Our Society's 28th Annual General Meeting on 8th April 2004 was not as well attended as one could have hoped for. Only 30 Members were present. The Hon. Treasurer, Bob Buser, once again reported our finances in a sound state, enabling the Committee to keep branch subscriptions low. Our Hon. Auditor, Geoffrey Mangin, was again confirmed in his position, as were all serving Committee Members.
Chairman: Derek O'Riley
Vice Chairman/Scribe: John Mahncke
Hon.Treasurer: Bob Buser
Members: Major Tony Gordon, Johan van den Berg, Commander Mac Bissett
Our Branch has 105 Full and Associate Members.
Anyone wishing to obtain a copy of the audited 2003 Balance Sheet, is asked to contact Bob Buser at 021-689-1639.
The evening lecture was given by Fellow Member Stan Lambrick who spoke about a dramatic segment of the Vietnam War.
Between 21st January and 31st March 1968, the South Vietnamese village of Khe Sanh became the site of one of the most fiercely fought battles, and possibly the most publicised of the whole Vietnam war. 6 000 US marines held out against a besieging force of the North Vietnamese Army, numbering 20 000, for more than 70 days and nights. The area around Khe Sanh combat base became one of the most heavily bombed places on earth.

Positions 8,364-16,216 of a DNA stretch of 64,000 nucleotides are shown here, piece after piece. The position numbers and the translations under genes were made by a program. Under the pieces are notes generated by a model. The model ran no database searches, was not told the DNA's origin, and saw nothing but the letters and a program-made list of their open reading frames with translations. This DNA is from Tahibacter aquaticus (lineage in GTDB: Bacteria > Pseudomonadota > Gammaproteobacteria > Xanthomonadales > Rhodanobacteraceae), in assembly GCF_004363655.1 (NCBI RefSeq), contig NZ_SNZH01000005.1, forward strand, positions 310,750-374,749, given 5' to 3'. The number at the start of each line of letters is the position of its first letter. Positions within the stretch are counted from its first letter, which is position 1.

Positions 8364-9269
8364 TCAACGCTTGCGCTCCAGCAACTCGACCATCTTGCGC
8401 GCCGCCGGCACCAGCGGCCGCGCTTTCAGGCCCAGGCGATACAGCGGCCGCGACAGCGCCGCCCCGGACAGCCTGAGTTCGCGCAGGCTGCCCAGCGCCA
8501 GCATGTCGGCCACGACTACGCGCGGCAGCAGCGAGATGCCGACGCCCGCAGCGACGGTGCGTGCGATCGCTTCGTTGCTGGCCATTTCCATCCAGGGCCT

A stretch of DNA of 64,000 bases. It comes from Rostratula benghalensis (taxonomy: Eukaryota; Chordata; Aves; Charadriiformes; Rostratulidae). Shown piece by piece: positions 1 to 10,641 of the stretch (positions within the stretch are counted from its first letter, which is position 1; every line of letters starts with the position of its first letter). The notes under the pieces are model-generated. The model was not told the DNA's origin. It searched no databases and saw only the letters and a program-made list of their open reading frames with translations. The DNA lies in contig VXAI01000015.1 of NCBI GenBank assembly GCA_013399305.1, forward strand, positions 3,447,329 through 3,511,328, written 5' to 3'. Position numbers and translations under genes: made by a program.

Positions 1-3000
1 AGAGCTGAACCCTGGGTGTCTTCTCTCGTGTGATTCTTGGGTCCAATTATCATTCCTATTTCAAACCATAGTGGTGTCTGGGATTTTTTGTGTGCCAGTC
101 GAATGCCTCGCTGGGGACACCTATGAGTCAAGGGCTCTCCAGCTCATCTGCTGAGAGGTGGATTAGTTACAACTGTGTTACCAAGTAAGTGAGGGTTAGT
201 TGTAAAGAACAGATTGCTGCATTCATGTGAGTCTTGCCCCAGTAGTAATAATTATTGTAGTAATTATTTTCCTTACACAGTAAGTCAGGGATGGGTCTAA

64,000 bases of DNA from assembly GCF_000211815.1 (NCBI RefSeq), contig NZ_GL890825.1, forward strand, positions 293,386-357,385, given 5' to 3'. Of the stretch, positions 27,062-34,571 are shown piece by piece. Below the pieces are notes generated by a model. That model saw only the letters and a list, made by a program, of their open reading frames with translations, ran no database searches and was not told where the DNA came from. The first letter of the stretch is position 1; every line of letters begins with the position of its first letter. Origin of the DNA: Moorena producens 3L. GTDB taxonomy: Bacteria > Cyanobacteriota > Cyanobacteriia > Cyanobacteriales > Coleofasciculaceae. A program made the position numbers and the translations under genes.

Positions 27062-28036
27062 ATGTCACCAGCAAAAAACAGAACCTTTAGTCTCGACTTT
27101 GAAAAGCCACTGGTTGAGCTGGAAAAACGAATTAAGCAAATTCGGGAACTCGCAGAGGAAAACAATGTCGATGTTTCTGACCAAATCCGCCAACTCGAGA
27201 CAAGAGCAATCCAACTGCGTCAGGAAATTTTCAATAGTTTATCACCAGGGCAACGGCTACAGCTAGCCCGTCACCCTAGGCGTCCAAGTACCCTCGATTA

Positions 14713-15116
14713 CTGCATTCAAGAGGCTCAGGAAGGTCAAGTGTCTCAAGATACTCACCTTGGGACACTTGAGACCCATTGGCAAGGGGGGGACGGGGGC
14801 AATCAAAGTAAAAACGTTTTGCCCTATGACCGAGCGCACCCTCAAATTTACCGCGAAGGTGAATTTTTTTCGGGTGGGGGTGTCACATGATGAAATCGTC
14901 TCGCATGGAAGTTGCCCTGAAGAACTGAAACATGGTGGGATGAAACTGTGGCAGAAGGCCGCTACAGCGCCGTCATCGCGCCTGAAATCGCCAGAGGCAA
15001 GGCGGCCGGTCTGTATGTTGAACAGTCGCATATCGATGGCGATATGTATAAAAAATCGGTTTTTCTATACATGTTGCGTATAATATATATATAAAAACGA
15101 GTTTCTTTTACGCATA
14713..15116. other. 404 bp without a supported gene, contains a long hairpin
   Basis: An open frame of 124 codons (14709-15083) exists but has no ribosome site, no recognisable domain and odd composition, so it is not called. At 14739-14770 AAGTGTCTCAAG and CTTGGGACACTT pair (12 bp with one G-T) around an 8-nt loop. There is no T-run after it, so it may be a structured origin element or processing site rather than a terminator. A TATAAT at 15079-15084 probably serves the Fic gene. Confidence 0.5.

After their defeat at Dien Bien Phu in 1954, the French signed a peace agreement with the communist Viet Minh, dividing Vietnam into north and south, with the northern part being governed by the communists, while the Republican south was supported by the US. But the communist leader Ho Chi Minh never gave up in his determination to unite both parts of Vietnam, and sent his troops south from 1959 onwards via the "Ho Chi Minh Trail". They were called the Viet Cong, numbering 6 000 trained soldiers among an insurgent force of some 400 000. However, in the beginning they merely carried out nuisance attacks.
This was the time of the "Cold War" during which the North Vietnamese Army (NVA) was transformed into a world class fighting force, a fact that worried the US military. By contrast, in the south there was government chaos, social dissatisfaction and a corrupt political system, with the US government wishing to hold the 17th parallel dividing the country, against communist expansion. In due course they sent groups of military advisors to assist.